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Radon-Something in The Air

Although it may not be appreciable on the surface, air quality is still something to be concerned with - especially living in New England. Oftentimes the quality of the air in your household may be unhealthy without you even knowing it. Various carcinogenic vapors and pollutants are tasteless, smell-less and invisible to the naked eye. One of the most pernicious of the airborne carcinogens that you will encounter, here in the Northeast, is called radon.

Radon gas is an omnipresent element, on our planet. It’s spreads from the very soil beneath your feet and lurks in the water that comes out of your sink - in trace amounts. These traces of lingering radon are a product of uranium decaying radioactively and naturally, in the ground. Because this organic process is happening all around us, at all times, the total avoidance of radon gas is impossible.

It is important to know what an acceptable level of radon is, and in order to mitigate any potential damage, to be certain that the radon gas levels in your building(s) are safe.

Something in the Air

January is National Radon Action Month, so it’s the perfect time to get educated!

Based on the consistency of the soil in your region, you may be at a greater risk for radon gas poisoning. Granite, for instance, is a well known carrier of naturally occurring radioactive materials - or NORMs. Radon emanates from all stone products, including countertops and other concrete furnishings. But the emanation of radon from these sources is much less damaging than the emanation of radon from the soil beneath buildings.

Because the air pressure in buildings is typically lower than the air pressure below, a vacuum effect inevitably occurs, lifting radon gas from the soil up into the building. Radon tests are usually performed before and after a building is constructed. But if you’ve done any renovating or if you just want to be certainly safe, it’s beneficial to check the radon levels in your home or business. This can be done rather simply.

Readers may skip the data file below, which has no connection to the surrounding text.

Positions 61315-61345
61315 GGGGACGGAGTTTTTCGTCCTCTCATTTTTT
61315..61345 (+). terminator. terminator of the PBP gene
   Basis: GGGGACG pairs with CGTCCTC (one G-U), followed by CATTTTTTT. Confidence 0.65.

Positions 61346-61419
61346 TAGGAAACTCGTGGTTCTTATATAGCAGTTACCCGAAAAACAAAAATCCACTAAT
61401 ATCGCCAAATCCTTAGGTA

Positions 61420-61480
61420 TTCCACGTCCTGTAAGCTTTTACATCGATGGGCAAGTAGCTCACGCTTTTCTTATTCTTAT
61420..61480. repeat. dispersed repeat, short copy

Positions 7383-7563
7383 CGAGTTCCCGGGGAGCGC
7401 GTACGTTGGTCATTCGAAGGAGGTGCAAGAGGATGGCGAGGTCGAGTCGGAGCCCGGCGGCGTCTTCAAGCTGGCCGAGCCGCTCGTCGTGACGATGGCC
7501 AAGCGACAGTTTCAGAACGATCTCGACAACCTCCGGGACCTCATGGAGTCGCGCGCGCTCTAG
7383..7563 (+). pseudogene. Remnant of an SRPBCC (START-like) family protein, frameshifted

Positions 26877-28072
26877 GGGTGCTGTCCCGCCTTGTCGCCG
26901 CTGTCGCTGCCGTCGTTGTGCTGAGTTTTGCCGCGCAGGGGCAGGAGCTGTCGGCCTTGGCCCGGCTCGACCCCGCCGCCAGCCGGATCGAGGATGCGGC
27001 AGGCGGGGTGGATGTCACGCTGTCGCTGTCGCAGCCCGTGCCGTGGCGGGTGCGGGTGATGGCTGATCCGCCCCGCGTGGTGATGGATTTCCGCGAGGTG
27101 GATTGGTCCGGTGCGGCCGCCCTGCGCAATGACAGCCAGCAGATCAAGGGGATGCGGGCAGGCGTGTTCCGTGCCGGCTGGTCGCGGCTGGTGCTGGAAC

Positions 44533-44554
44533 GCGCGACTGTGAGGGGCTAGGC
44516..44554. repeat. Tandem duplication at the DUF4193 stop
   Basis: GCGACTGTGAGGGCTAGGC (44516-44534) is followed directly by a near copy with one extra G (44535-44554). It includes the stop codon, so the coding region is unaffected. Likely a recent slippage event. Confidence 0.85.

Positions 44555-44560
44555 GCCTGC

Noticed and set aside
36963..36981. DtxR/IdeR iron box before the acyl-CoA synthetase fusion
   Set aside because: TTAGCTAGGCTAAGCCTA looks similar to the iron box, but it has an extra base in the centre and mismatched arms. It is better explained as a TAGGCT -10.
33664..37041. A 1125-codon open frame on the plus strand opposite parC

The ceiling for the acceptable level of radon is 4 pCi/l. This is 4 trillionths of a gram of radium - immeasurably small. Just about 90% of the state of Maine is considered a Zone 1 Radon Zone. This means it is presumed that indoor air, in most of Maine, naturally contains 4 pCi/l of radon gas or more.

There are options when it comes to the remedying of a radon problem.

Radon test kits can be easily purchased online. But going with a professional is always the more impeccable route. In Maine, testers and installers of radon mitigation systems have to be certified in order to work in your building.

Usually a radon gas problem is alleviated through ventilation systems. Active soil depressurization is the most common method used. This is the process of redistributing gas emanating from a slab or from the ground below, through PVC piping, to an area above the roof of a building. Mechanical ventilation systems have also proved effective, especially if the radon gas is coming from furnishings.

It is never too late to understand your radon risk. Yes, it is an invisible and often undetected problem. But radon gas can cause serious damage and it is overwhelmingly present in the Northeast region of the United States. If you’re worried about radon gas in your building, contact your local center for disease control & prevention or a radon mitigation systems contractor.